By Genevieve Cottraux
The National Aquarium in Baltimore, Maryland is undertaking groundbreaking changes in the way they care for the dolphin colony raised in captivity at the facility. With a mission to “advance understanding and protection of cetaceans by offering a natural environment in which the colony of dolphins in (their) care will thrive,” the aquarium is establishing the first dolphin sanctuary in North America. The colony of 8 dolphins will be moved by the year 2020 from the 35-year old Inner Harbor attraction at the Marine Mammal Pavilion.
The envisioned protected seaside habitat, first announced in June of 2016, involves relocating the Atlantic bottlenose dolphins to an area where dolphins have lived for perhaps millions of years. Several sites in the Florida Keys and in the Caribbean have been under consideration. In acknowledging that the dolphin show model no longer works for the aquarium, John Racanelli, CEO and president of the aquarium, said, “We need to get out of that awful era that we’ve been through for the last hundred years of caging animals.”
Kerry Diehl, Assistant Curator of Dolphin Discovery, and the aquarium staff have been working with the dolphins to prepare them for the eventual move and the changes in conditions that a natural environment entails, such as warmer temperatures, algae, and the presence of other life in the waters. Born and raised in captivity and unlikely to be able to survive in the wild, the dolphins will continue to receive regular meals. Racanelli notes that the dolphins, who are highly social animals, are used to human interaction and have in some cases bonded with the trainers. Several of the trainers will also relocate to the new sanctuary with the dolphins, as it could be detrimental to the dolphins at this point in their lives to be completely removed from any human contact. Once established, the sanctuary will potentially be available for captive dolphins from other facilities.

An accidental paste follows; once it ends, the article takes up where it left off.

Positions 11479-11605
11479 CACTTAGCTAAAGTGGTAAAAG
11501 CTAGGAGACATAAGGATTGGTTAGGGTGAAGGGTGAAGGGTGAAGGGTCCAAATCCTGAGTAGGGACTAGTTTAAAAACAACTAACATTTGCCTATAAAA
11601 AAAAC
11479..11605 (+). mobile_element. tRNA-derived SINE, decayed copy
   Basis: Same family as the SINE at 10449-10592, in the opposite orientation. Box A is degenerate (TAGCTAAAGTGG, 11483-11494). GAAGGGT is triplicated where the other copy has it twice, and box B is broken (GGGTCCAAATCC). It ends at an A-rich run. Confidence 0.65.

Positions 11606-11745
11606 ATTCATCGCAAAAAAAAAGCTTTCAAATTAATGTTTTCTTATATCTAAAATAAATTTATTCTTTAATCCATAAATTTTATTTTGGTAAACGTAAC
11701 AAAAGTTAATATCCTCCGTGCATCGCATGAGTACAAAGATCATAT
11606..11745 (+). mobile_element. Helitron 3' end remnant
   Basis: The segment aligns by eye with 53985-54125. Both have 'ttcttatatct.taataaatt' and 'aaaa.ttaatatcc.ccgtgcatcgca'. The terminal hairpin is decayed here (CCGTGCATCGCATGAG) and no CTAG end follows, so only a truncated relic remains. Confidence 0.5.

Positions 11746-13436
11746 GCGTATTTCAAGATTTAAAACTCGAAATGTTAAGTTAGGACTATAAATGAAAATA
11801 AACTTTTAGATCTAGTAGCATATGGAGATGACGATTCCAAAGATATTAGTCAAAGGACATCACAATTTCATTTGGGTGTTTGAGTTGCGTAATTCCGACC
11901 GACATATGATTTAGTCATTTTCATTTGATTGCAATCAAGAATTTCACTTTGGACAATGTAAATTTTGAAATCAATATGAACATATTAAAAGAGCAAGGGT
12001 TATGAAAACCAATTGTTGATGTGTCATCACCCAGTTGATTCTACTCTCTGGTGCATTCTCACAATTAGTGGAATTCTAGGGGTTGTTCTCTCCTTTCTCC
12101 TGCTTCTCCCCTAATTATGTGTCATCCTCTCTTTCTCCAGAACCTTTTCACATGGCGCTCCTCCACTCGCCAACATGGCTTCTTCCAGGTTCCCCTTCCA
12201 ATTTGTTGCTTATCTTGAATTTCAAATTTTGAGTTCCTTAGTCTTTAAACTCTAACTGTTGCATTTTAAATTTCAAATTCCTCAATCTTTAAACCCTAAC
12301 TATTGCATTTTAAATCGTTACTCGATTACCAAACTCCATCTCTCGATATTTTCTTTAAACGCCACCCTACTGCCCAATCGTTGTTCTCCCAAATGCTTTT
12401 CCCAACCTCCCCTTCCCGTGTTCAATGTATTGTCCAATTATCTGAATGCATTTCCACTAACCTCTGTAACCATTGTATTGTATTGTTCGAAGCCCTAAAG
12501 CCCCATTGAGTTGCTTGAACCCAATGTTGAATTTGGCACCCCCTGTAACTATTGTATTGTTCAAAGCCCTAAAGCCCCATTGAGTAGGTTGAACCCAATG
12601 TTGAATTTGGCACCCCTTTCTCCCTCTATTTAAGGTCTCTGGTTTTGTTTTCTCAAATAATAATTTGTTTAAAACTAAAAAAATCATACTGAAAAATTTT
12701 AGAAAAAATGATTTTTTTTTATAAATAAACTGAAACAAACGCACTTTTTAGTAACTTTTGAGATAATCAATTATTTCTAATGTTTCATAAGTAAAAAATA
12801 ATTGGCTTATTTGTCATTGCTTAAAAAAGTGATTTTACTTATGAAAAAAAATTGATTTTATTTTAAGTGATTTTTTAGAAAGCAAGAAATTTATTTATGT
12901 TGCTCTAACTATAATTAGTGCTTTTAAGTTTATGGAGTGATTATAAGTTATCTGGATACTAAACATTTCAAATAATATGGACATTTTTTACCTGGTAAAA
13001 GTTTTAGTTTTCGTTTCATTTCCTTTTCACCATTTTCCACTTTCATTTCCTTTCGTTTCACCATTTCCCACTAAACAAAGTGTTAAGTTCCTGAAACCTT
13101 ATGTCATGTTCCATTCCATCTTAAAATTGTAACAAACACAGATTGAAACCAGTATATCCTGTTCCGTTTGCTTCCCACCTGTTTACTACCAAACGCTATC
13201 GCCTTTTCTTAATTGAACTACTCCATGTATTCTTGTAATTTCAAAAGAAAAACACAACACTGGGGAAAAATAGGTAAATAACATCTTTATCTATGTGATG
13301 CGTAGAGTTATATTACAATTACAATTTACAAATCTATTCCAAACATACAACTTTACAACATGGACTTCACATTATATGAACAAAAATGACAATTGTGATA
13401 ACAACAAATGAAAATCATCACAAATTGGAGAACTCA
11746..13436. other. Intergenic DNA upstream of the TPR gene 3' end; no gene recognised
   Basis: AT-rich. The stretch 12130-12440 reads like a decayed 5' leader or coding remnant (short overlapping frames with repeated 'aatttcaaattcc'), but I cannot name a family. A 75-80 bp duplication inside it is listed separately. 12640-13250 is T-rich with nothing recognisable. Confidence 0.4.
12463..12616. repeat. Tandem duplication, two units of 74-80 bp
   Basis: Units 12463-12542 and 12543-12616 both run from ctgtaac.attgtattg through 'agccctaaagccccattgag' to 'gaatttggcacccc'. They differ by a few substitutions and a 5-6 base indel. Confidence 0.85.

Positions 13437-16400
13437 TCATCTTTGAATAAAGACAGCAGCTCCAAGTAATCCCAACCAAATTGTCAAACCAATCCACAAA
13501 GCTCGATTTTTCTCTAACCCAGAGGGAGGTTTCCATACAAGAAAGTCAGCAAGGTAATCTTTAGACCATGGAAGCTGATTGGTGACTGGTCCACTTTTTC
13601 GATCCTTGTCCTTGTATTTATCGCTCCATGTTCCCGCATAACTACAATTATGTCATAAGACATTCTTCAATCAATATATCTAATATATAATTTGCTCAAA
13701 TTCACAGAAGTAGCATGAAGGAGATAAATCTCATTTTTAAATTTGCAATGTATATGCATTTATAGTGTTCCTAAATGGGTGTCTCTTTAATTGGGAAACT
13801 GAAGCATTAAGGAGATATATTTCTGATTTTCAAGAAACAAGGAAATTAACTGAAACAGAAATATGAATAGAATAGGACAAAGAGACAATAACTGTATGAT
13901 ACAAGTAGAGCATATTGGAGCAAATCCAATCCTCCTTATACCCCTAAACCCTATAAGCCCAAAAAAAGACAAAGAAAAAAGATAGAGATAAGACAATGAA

The only dolphin in the colony to have been born in the wild was the colony’s matriarch Nani, who died last year at about age 44 and was one of the longest living dolphins in captivity at the time. Two of her calves, Beau and Spirit, are still with the colony.
When kept in captivity, marine mammals are prone to suffering psychological damage and to developing aggressive behavior. In switching from a revenue-producing model to a nonprofit, conservation model with a precept of “dolphins first,” the aquarium is embracing a major philosophical change.
Animal activists have been lobbying aquariums to make changes for years. Protest groups such as Empty the Tanks and documentary films like Blackfish, about captive whale Tilikum, and The Cove, about the yearly slaughter of dolphins and porpoises in Taiji, Japan, have broadened public awareness of the plight of marine mammals. Racanelli, in an op-ed piece about the 2016 announcement, wrote, “we have learned that the American public is increasingly uneasy with the notion of keeping dolphins and whales in captivity.” He concluded, “Although this decision is about a group of dolphins, it is every bit as much about our humanity; for the way a society treats the animals with whom it shares this planet speaks volumes about us.”